PARIS, May 30 (Xinhua) -- Despite real and persistent disagreements, Monday's meeting between the French and Russian presidents has marked the reopening of firm and pragmatic dialogue between Paris and Moscow after an era of distrust in recent years, analysts said.
Even as thorny issues such as Crimea, Ukraine and Syria were discussed by Emmanuel Macron and Vladimir Putin, the French and Russian presidents laid the groundwork for future relations between their two countries which were strongly strained of late, experts commented.
Last October, Putin had cancelled his visit to France after the French presidential office had made it known he was not welcome after a new Russian veto within the UN Security Council and the continuation of airstrikes east of the Syrian city of Aleppo.
The two men met in Versailles, at the Grand Trianon palace, in order to inaugurate the exhibition: "Peter the Great, a Tsar in France, 1717," observing the 300th anniversary of the opening of the Russian embassy in Paris. The then-emperor had come to the seven-year-old King Louis XV, seeking the friendship of France in order to counteract the influence of Sweden and Austria.
Hadrien Desuin, a specialist in international and defense issues, said Macron in receiving Putin sent "a very strong diplomatic signal to the rest of the world. It reminded the United States that France is not falling into line," he said.
Describing this meeting as "extremely important," Russia-specialist historian specialized in Russia Helene Carrere d'Encausse said: "The new French president is in the process of restarting a relationship between Paris and Moscow which had been interrupted."
Writer and former Russian diplomat Vladimir Fedorovski felt both leaders chose to respond firmly but calmly to all sensitive subjects with a pragmatic stance.
"In agreeing on the proper handling of terrorist threats, for example, Macron and Putin rose above the often sensitive ideological or ethical differences," he argued.
Even while setting "red lines," Macron promised to cooperate with Moscow in a joint press conference with Putin, and called for a reinforcement of the "partnership with Russia" in Syria.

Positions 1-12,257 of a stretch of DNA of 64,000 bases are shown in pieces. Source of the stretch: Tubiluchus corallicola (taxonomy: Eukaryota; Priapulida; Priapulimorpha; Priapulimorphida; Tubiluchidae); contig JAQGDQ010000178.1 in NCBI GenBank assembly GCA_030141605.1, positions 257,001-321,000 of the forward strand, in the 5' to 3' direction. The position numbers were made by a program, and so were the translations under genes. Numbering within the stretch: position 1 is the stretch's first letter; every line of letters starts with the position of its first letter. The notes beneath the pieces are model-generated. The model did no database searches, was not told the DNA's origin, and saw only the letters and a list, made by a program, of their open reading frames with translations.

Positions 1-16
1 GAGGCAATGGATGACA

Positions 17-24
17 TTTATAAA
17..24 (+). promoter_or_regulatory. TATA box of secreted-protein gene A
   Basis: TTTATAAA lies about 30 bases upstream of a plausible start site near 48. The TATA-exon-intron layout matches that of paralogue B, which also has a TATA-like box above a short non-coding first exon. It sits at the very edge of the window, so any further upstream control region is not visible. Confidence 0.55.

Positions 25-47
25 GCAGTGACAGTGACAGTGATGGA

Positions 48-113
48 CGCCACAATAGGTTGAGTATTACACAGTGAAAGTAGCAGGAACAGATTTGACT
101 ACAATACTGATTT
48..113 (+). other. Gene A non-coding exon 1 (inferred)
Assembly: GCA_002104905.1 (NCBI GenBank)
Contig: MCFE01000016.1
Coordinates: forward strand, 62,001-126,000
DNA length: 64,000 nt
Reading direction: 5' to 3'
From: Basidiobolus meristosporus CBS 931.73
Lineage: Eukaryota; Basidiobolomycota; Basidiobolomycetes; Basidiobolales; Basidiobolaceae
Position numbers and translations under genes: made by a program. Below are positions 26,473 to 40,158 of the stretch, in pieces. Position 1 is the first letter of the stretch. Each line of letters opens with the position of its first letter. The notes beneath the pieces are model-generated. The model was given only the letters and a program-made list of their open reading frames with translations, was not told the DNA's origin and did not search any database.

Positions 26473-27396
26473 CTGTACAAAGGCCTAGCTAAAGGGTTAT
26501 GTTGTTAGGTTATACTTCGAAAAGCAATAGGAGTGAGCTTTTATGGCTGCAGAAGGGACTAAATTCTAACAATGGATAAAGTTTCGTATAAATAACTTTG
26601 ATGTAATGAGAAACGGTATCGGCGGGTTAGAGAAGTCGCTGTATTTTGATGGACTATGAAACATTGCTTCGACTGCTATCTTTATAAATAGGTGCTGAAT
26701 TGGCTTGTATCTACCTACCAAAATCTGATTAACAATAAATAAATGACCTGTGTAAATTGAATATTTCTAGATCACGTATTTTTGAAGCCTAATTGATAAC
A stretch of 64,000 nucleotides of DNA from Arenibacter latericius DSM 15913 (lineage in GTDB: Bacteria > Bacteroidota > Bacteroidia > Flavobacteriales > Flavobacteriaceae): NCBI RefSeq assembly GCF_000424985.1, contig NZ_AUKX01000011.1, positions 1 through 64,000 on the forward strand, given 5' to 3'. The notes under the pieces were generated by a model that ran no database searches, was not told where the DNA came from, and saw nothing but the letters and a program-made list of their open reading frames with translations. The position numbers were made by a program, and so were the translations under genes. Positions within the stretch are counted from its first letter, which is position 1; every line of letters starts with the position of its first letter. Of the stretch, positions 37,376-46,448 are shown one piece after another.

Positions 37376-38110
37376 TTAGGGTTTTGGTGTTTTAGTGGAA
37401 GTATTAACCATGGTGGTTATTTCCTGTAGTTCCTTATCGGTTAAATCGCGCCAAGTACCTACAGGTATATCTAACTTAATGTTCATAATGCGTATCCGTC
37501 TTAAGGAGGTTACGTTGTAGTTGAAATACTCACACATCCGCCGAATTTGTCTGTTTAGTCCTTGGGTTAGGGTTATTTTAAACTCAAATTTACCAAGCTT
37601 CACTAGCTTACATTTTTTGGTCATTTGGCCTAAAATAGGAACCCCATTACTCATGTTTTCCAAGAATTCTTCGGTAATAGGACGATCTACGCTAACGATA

"A very clear red line exists for our side -- the use of chemical weapons -- by whoever it may be," warned the head of the French state. "Any use of chemical weapons will be the target of reprisals and an immediate retaliation, in any case on the part of the French," he said.
The director of the European Center of Strategic Analysis Philippe Migault said "the firm but courteous attitude of Macron would please the Russians."
"We see a clear evolution in strategy and tone in comparison to former president Francois Hollande," he noted.
When Putin said the sanctions against his country contribute "in no way" to fix the Ukrain crisis, the French president responded by saying that there would be a discussion in the Normandy format in order to avoid "an escalation" of tensions.
The Normandy format refers to another meeting between Germany, France, Russia and Ukraine.
Bringing up the reported accusations of the persecution of homosexuals in Chechnya, Macron called for "constant vigil" on the issue.
He also once again defended the exclusion of Russian media agencies Sputnik and Russia Today from official briefings, which he accused of spreading false information during the French presidential campaign. "They did not behave like press outlets, but like influence outlets," he said.
Former French ambassador Eugene Berg said even if Moscow wasn't hoping to see Macron in the Elysee Palace, it can nevertheless allow for a renewal in Franco-Russian relations.
Pointing to strong economic links, the former diplomat underlined the importance of the French project by energy giant Total, which is building with Russian and Chinese partners a giant liquid gas factory on the Yamal peninsula in the Russian High North.
Numerous large French industries (pharmaceutical, distribution, chemical products, banks, energy, transport) are present in Russia, which is one of the three primary destinations for French investments abroad.
He added half of Russia's international commerce is conducted with Europe and many European states depend on Russian natural gas. Such links of interdependence could facilitate a warming of relations, Berg said.